Jackie Chan is the ultimate American Dream success story.
As a young man growing up in Hong Kong, Jackie Chan absolutely idolized everything that Bruce Lee was able to do – both in the martial arts world as well as in the world of Hollywood – and set out to build his life in the exact same image.
Taking the same kind of path that Bruce Lee did, Jackie landed a number of roles in lower budget kung fu movies before breaking through the mainstream and establishing himself as one of the most popular leading men in all of Hollywood.
Probably most well-known for his role in the “Rush Hour” film franchise (a film franchise that has made close to $845 million around the world), Jackie Chan has also made a tremendous amount of money behind the camera as well.
Working as a choreographer, filmmaker and producer, comedian, martial artist, singer and stunt coordinator, as well as an accomplished entrepreneur, Chan has accumulated a tremendous amount of money – close to $250 million dollars.
Jackie Chan is committed to building his wealth the “old fashioned way”
It’s impossible to describe Jackie Chan as anything but an incredibly hard worker and a dedicated individual.
From his earliest days in the martial arts world (where anecdotal after anecdote describes him working 18 hours a day to perfect martial arts moves that others spent only one or two hours practicing) all the way up until his latest few movies in Hollywood, Jackie Chan is the quintessential “grinder” and believes in the power of real work ethic.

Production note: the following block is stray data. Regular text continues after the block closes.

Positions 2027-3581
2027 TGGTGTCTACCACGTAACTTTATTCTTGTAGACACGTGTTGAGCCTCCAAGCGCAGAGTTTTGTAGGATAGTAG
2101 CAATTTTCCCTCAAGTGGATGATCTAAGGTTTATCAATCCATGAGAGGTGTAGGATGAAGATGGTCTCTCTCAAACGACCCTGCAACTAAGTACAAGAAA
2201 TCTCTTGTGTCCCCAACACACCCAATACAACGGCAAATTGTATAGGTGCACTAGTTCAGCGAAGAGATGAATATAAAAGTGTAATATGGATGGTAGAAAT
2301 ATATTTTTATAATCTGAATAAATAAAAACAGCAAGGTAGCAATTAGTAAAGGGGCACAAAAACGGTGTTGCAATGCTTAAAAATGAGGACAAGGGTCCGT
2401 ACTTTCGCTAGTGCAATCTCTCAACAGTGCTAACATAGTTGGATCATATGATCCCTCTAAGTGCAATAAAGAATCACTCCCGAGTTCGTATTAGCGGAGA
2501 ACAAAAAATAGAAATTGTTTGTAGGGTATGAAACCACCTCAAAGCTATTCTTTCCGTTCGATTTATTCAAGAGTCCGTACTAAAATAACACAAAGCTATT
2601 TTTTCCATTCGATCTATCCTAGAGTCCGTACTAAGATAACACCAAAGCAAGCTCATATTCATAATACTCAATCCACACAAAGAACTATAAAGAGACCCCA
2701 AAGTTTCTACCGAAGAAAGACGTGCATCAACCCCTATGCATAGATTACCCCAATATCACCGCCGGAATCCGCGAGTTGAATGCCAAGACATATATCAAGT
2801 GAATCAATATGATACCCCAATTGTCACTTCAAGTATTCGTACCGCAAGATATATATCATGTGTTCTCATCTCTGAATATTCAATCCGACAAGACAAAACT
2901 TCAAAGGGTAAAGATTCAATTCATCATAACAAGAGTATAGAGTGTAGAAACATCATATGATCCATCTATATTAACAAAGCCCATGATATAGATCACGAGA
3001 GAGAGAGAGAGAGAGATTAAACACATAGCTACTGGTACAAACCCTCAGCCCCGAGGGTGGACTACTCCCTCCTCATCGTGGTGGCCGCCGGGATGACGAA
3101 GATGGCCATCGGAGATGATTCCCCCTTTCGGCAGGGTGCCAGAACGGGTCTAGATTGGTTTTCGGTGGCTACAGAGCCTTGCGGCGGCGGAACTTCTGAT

This has allowed him to accumulate the substantial amount of wealth that he has been able to command, but it is also turned him off to those that feel entitled to the hard work that he has put in.
Chan made waves in early 2005 when he told the press that his son wasn’t going to receive a penny of his fortune, simply because he had never done anything to earn it. This was at first seen as both an incredibly controversial thing (a father abandoning his child), but some saw it the same what that Jackie did – that there was a real sense of entitlement about those that inherit, and that to help make sure his son didn’t go through life that way he would force him to push just as hard.
It’ll be interesting to see whether or not this remains the case when Jackie inevitably passes, but right now that $250 million dollars (and growing) doesn’t look like it’s going anywhere fast.